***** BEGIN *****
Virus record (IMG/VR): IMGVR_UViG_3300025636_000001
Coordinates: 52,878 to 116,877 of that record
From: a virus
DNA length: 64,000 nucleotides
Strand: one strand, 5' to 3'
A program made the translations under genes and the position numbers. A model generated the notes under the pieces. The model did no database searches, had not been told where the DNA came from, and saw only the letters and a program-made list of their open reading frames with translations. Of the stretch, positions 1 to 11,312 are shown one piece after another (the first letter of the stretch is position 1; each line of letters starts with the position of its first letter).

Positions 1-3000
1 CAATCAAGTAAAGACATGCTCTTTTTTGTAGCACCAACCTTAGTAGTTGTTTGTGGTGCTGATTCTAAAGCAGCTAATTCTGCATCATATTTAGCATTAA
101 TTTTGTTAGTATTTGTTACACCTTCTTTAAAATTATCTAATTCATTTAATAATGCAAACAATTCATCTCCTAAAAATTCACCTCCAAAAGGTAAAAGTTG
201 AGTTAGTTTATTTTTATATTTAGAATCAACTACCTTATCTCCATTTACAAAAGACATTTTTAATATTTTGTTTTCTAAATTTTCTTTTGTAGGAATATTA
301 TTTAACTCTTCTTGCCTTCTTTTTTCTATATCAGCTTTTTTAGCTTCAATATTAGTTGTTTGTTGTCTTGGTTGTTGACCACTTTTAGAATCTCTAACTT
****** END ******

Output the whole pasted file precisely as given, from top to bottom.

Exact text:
Virus record (IMG/VR): IMGVR_UViG_3300025636_000001
Coordinates: 52,878 to 116,877 of that record
From: a virus
DNA length: 64,000 nucleotides
Strand: one strand, 5' to 3'
A program made the translations under genes and the position numbers. A model generated the notes under the pieces. The model did no database searches, had not been told where the DNA came from, and saw only the letters and a program-made list of their open reading frames with translations. Of the stretch, positions 1 to 11,312 are shown one piece after another (the first letter of the stretch is position 1; each line of letters starts with the position of its first letter).

Positions 1-3000
1 CAATCAAGTAAAGACATGCTCTTTTTTGTAGCACCAACCTTAGTAGTTGTTTGTGGTGCTGATTCTAAAGCAGCTAATTCTGCATCATATTTAGCATTAA
101 TTTTGTTAGTATTTGTTACACCTTCTTTAAAATTATCTAATTCATTTAATAATGCAAACAATTCATCTCCTAAAAATTCACCTCCAAAAGGTAAAAGTTG
201 AGTTAGTTTATTTTTATATTTAGAATCAACTACCTTATCTCCATTTACAAAAGACATTTTTAATATTTTGTTTTCTAAATTTTCTTTTGTAGGAATATTA
301 TTTAACTCTTCTTGCCTTCTTTTTTCTATATCAGCTTTTTTAGCTTCAATATTAGTTGTTTGTTGTCTTGGTTGTTGACCACTTTTAGAATCTCTAACTT